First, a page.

Book Review of The Chrysalids The future society depicted in "The Chrysalids" is still suffering the
after-effects of a disaster sent by God, which all but destroyed the
ancient world of the Old People. The survivors called the disaster
Tribulation. No one knows why it happened, but the narrator, David,
attributes it to "a phase of irreligious arrogance", which God, in his
anger, punished. Only a few legends of the Old People remain.
Centuries (millenia?) have passed, and the descendents of the Old
People continue to pick up the pieces.
"The Chrysalids" is a book that deals with the issue of normality.
Basically, to be considered normal you have to be in the majority. In
the world David describes anything "not right" is deemed an "Offence"
or a "Blasphemy". Mutants are seen as the spawn of the devil and must
be destroyed to preserve the true image. (Throughout history people
have always needed someone to persecute for the world's ills.)
The reader will probably have guessed that this is a world after a
nuclear holocaust. But we don't actually know for sure. Other
reviewers have criticised the scientific validity of radiation and its
effects. For all we know it could have been a weapon even more
powerful than an H-bomb that caused Tribulation. (Who knows what
scientific marvels the 21st century will bring? No one imagined
nuclear weapons at the start of the 20th.)
I like the way the book has a go at the self-righteousness of
religion. How much cruelty and suffering has been inflicted on
innocent people in the name of religion? The way mutants are treated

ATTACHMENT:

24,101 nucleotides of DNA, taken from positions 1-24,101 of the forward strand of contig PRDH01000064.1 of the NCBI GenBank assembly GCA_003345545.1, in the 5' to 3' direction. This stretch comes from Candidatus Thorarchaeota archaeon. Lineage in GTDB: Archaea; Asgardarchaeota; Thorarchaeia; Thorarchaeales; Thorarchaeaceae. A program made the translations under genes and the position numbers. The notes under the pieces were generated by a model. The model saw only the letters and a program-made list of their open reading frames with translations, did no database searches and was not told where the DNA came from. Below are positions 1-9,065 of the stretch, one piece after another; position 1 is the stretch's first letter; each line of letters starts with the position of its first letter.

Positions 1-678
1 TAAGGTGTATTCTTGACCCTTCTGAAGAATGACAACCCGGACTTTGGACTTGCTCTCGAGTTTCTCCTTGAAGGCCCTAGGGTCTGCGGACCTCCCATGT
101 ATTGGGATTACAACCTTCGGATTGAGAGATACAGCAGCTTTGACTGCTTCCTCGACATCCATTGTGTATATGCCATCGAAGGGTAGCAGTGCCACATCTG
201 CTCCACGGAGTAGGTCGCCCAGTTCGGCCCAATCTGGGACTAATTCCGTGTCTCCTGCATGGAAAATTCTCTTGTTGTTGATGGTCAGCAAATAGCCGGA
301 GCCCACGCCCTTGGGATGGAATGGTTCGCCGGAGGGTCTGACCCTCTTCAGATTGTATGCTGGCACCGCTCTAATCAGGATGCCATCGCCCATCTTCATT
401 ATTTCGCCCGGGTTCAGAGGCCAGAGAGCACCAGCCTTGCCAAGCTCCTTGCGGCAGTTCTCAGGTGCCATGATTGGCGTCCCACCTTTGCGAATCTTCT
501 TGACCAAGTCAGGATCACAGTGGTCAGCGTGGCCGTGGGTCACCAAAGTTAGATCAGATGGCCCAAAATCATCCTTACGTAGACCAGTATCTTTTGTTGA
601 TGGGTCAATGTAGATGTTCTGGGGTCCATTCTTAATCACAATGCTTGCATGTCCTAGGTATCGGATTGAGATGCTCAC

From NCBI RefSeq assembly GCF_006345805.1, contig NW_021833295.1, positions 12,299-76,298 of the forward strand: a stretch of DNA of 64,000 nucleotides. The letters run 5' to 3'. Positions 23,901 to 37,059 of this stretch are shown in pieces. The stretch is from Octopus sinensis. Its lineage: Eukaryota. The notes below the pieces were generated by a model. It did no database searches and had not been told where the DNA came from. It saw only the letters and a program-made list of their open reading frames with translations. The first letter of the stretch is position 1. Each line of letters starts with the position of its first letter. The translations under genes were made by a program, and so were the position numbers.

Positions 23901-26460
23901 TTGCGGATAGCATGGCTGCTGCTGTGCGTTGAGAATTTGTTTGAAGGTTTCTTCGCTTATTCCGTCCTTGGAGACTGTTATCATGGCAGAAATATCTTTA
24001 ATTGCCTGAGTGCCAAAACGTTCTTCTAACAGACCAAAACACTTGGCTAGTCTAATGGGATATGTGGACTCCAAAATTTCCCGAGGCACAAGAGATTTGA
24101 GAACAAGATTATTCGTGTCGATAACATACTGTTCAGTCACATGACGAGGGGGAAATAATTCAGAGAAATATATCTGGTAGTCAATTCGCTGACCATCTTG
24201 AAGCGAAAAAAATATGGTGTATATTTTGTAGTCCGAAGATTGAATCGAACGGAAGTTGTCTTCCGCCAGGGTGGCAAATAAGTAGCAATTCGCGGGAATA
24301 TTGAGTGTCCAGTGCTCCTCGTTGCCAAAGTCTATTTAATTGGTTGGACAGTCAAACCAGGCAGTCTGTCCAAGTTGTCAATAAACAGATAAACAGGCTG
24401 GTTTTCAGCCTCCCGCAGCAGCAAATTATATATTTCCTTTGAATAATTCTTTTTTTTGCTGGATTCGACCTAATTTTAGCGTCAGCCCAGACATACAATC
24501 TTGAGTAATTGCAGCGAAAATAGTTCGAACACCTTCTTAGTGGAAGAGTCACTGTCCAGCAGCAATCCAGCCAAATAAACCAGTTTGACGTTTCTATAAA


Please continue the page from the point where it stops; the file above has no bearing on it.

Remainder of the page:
in "The Chrysalids" is reminiscent of the witch hunts in 18th century
Europe. As a matter of fact, the future described in this book
resembles the 18th century. There is no technology and David describes
the world as someone in the 18th century would see it, hence the
formal language, unused by people today.
What most impressed me was the author's ability to set up atmosphere
in the novel. I still to this day, after years between readings
remember images I formed while reading the novel. Grass between the
toes, the nuclear wastes, the way the children formed telepathic
One thing that I remember clearly is how the novel was like a breath
of fresh air, clean and smooth. There are no frilly edges and there is
no attempt by the author to make the book flashy. This makes the book
pure and adds to the impact of the story.
As an overview, there are a group of children who are living in
Eastern Canada after some type of holocaust (this is never much of a
point in the book... no one has memories of it). Their society is
strongly anti-mutant with a very strict set of rules as to what is
"normal" and what isn't. All of this children are...